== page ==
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Palisades forum shows how to prevent child sex abuse


Approximately one in 10 children endure physical sexual abuse before their 18th birthday.

About 90 percent of these victims are violated by someone they know.

A person the family trusts is the perpetrator in approximately 60 percent of the abuse cases.

That’s a sampling of the eye-opening statistics shared during a Jan. 23 community education forum at Palisades High School.

Led by the Jamison-headquartered nonprofit Network of Victim Assistance (NOVA), the purpose of the forum was to educate community members about how to prevent sexual abuse of minors – and what to do to identify it and get help when the crime occurs.

Rich Heffernan, principal of Palisades High School, said that secondary and elementary school faculty in the Palisades School District have gone through similar training this school year. A goal of the education session was to provide locals with the same valuable knowledge and tools, Heffernan said.

“We want to work together as a community to keep our children safe,” he told the Herald.

The forum came several weeks after state police charged a former Palisades High School teacher, who was also a tennis coach, with indecent exposure and invasion of privacy for allegedly taking photos up the skirts of three students and then posting the images online. Francis Reppert, 26, of Quakertown, also photographed himself naked at the school, police charge.

News of the Reppert case came within days of another former Palisades High School teacher, Christian Willman, being sentenced to six to 12 years in state prison for sexually assaulting female students at Palisades. Willman also victimized students at Parkland High School.

During the Jan. 23 forum, NOVA centered discussion around a workbook that detailed five tangible steps to protect children.

The first step emphasized learning the facts about sexual abuse of children. That includes understanding that such abuse is any sexual act between an adult and a minor, or between two minors when one exerts power over the other, thereby forcing, coercing or persuading the victim to engage in a sexual act. It can include non-contact acts, such as exhibitionism, sexualized texts and voyeurism.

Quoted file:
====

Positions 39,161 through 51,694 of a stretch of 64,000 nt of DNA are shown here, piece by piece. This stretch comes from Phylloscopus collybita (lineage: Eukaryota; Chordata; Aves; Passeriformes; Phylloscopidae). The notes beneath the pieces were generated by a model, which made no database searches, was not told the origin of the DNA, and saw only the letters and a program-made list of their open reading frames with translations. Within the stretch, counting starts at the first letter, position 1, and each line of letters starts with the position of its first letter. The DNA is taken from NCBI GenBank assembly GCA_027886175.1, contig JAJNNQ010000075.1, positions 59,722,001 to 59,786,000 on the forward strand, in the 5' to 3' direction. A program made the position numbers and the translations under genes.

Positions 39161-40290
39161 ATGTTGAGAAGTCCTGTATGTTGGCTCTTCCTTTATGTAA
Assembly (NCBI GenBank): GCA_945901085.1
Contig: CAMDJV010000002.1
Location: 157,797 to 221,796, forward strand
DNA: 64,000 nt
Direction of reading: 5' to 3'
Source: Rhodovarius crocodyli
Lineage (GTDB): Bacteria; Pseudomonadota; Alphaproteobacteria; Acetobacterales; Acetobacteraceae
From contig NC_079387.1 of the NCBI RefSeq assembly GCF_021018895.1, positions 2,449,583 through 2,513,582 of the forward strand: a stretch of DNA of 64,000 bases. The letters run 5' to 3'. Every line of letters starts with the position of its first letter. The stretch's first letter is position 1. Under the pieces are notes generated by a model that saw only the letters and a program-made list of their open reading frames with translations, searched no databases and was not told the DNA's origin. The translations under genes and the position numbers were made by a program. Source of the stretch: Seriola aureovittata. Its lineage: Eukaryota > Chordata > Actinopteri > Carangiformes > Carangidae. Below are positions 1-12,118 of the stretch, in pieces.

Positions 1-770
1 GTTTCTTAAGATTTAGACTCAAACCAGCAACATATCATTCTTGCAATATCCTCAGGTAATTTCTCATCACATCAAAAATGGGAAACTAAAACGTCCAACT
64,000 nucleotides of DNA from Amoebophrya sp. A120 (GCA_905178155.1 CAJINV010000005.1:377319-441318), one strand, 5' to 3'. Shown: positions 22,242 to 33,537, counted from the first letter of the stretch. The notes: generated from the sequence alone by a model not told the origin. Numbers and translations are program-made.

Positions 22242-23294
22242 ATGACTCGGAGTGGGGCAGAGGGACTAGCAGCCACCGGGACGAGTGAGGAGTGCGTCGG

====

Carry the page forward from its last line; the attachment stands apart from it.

In addition to the stats mentioned earlier, other notables included that 40 percent of children who are abused are the victims of older, more powerful children.

Step two stressed the importance of taking proactive measures to minimize the opportunity for abuse to occur. That includes eliminating isolated, one-on-one situations between adults and minors, as well such situations between older youth and younger children.

In professional and volunteer settings that involve work with minors, it also means screening out people who might abuse children through rigorous background checks, in-person interviews that stress boundaries with minors, and doing due diligence on personal and professional references.

Step three advised parents to hold open, age-appropriate conversations with their children about their bodies, what sexual abuse is, and boundary violations. Such violations can include everything from touching of private parts and speaking in a sexual way, to someone asking the child to keep secrets and to be alone with the person, to providing gifts and special privileges that are exclusive, excessive or kept private.

Step four was about recognizing the signs of abuse. These can include emotional/behavioral tip-offs, such as withdrawal, fear/anxiety, depression, unexplained anger, or excessive striving for overachievement. Alcohol/drug abuse, nightmares, grade drop offs, bullying and self-harm can be other signs. Physical signs are not common, but can include bruising, bleeding, redness and bumps, or scabs around the genitals, anus or mouth.

Step five zeroed in on how to react responsibly when a child discloses abuse, as well as when abuse is otherwise discovered or suspected. If a child discloses that he or she been abused, for example, the responsible adult offers supports, doesn’t overreact, listens calmly and openly, affirms that they believe what the child says is true, emphasizes that it’s not the child’s fault and, among other things, promptly reports the abuse to the police and/or child protective services.

“We must proactively make choices that help children,” said NOVA’s Pat McLaughlin.

Call the ChildLine and Abuse Registry Intake Unit at 800-932-0313 to report abuse.